A Second Reason to visit Mt Washington…

I’ve been searching around for a better dark sky location to shoot long-exposure astrophotos. While I love the convenience of taking photos from the front deck of my house, it’s not ideal due to all the lights here in the city of Nanaimo. My search for such a location took me to the top of Mt Washington, which is about a 90-minute drive from my home.

Wide-field view of the Winter Milky Way from Mt Washington – 30sec – 15mm Fisheye lens

An ideal location for amateur astrophotography has many of the same features that motivate professional astronomers to locate large astronomical observatories on the top of remote mountains. These features include: dark skies, away from the glow of city lights; an unobstructed horizon, to allow an all-sky view;  and a high-altitude, to get above much of the atmospheric haze and water-vapour that exist near sea-level.

Despite the fact that Mt Washington is closed for the winter – due to a complete lack of snow this year – the top of the mountain is still heavily lit, making it totally unsuitable for star watching.

The “view” from the parking lot at the top… not so good…

Fortunately, there are a number of chain-up areas on the side of the road on the way to the mountain, which are far enough from the lights at the top to provide some excellent dark-sky views. The lack of lights and the nearly 3,000 foot elevation make these road-side spots ideal for observing the dark night sky.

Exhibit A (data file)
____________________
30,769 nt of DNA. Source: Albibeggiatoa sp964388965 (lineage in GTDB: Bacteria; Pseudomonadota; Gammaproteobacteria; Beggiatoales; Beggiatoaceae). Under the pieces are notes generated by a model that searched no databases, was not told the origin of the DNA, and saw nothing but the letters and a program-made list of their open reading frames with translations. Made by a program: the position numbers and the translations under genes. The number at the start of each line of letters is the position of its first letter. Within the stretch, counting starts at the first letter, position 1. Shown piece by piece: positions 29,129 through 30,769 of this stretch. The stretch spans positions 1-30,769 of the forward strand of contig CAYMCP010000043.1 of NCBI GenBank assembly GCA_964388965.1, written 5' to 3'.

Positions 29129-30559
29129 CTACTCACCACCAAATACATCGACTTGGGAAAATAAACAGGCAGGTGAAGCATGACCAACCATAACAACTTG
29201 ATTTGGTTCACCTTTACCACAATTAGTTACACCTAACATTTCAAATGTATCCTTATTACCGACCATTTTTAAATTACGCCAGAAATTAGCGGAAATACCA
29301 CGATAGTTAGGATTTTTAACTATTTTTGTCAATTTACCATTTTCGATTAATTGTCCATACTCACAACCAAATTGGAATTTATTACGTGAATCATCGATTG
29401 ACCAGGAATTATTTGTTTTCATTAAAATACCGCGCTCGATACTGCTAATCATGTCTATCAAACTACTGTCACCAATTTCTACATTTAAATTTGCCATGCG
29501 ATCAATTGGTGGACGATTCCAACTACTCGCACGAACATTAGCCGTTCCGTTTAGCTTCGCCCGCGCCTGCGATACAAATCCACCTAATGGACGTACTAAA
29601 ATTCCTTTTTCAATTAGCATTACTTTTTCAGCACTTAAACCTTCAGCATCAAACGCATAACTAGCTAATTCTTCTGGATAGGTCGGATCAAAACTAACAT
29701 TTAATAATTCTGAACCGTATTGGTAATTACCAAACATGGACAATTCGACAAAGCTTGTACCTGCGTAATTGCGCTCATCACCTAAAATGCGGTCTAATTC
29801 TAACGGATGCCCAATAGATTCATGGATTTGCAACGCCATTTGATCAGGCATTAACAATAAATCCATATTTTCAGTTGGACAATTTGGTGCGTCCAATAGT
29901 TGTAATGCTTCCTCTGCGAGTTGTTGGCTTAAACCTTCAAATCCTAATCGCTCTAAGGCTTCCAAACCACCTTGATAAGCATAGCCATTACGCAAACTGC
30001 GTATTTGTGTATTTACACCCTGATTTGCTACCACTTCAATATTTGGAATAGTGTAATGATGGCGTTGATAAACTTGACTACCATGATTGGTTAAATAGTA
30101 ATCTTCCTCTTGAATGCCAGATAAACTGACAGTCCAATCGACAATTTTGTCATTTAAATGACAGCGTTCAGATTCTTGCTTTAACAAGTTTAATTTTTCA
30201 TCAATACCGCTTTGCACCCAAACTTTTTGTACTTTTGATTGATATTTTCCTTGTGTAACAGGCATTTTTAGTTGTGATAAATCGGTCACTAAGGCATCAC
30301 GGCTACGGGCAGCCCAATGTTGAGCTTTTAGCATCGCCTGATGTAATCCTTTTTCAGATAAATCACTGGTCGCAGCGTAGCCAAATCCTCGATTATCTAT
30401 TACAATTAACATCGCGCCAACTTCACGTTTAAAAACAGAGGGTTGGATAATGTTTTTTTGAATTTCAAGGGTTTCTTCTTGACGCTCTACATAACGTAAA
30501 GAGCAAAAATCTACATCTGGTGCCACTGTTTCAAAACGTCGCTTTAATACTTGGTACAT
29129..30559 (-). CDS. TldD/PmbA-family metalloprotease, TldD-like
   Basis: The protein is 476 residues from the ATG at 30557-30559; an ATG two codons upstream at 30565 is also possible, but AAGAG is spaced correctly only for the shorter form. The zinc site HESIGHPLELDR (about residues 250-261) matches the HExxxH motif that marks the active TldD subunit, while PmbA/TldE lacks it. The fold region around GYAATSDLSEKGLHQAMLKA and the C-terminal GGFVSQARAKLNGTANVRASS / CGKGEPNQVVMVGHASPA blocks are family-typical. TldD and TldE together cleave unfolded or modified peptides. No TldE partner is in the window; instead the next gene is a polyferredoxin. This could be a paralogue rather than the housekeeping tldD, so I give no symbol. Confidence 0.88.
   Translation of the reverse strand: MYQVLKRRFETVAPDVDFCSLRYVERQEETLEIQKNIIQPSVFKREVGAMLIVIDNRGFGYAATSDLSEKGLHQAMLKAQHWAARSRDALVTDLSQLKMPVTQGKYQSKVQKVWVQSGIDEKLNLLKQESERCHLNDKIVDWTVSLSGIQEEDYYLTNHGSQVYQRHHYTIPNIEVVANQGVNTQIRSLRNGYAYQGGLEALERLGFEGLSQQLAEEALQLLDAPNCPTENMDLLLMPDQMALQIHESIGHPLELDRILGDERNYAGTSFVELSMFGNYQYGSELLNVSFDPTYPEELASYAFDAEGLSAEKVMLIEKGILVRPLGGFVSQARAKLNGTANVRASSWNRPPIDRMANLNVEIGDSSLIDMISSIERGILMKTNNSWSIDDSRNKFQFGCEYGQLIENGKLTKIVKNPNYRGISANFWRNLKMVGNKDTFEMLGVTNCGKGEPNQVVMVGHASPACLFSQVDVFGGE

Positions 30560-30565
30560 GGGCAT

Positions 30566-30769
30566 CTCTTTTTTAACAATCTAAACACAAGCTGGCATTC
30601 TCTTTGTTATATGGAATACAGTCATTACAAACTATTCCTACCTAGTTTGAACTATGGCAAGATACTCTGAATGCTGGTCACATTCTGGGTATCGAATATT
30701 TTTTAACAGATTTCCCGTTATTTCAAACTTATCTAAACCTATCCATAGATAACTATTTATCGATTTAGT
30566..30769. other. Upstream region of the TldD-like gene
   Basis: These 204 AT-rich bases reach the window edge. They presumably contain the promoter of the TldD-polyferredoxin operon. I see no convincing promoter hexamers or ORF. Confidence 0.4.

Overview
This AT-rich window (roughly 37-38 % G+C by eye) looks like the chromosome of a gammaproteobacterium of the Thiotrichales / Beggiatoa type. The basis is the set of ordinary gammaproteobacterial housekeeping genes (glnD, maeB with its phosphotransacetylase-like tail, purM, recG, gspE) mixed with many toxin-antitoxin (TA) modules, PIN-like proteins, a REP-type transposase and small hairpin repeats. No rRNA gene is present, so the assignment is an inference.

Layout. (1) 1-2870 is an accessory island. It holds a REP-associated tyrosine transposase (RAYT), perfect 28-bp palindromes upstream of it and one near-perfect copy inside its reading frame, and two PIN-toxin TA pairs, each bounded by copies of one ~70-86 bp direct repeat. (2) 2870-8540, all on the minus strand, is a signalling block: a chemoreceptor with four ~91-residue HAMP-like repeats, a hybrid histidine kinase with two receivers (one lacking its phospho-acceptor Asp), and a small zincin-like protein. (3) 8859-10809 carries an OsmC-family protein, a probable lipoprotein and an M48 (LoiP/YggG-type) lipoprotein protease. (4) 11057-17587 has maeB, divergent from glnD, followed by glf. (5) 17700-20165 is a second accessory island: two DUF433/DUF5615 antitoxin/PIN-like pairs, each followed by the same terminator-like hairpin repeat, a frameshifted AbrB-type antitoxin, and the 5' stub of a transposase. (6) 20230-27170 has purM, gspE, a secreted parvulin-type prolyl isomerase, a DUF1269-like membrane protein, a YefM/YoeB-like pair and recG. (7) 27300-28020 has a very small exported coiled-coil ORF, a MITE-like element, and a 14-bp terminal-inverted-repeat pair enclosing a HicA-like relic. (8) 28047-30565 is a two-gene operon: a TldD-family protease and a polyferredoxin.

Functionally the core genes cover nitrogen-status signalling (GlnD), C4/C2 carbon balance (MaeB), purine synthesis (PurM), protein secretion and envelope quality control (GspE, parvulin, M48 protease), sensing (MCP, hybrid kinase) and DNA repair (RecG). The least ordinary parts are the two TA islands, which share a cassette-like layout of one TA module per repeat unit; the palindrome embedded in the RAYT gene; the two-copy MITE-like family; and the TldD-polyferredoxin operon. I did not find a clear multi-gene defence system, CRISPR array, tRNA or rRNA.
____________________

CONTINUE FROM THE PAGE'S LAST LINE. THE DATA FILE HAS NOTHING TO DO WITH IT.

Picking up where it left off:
Much better from a few km down the road…

This is a photo of Orion that was taken from a roadside pull-off (chain-up area) about 10km from the top of the mountain. It’s a four-minute exposure using an 85mm f1.8 lens stopped down to f4.5 on a Canon 6D camera. The camera was mounted on a little iOptron SkyTracker mount to track the stars (and prevent star trails) during the long exposure.

For an annotated version of the image, identifying some of the major astronomical objects that are visible, click this little thumbnail image:


It would be great if the folks at the resort would consider turning off some of the lights at the top during the off-season. They would save some money on electricity, and could certainly promote the mountain as a spectacular location for eco-oriented visitors to watch the stars.

Mt Washington… No Snow… But Lots of Stars!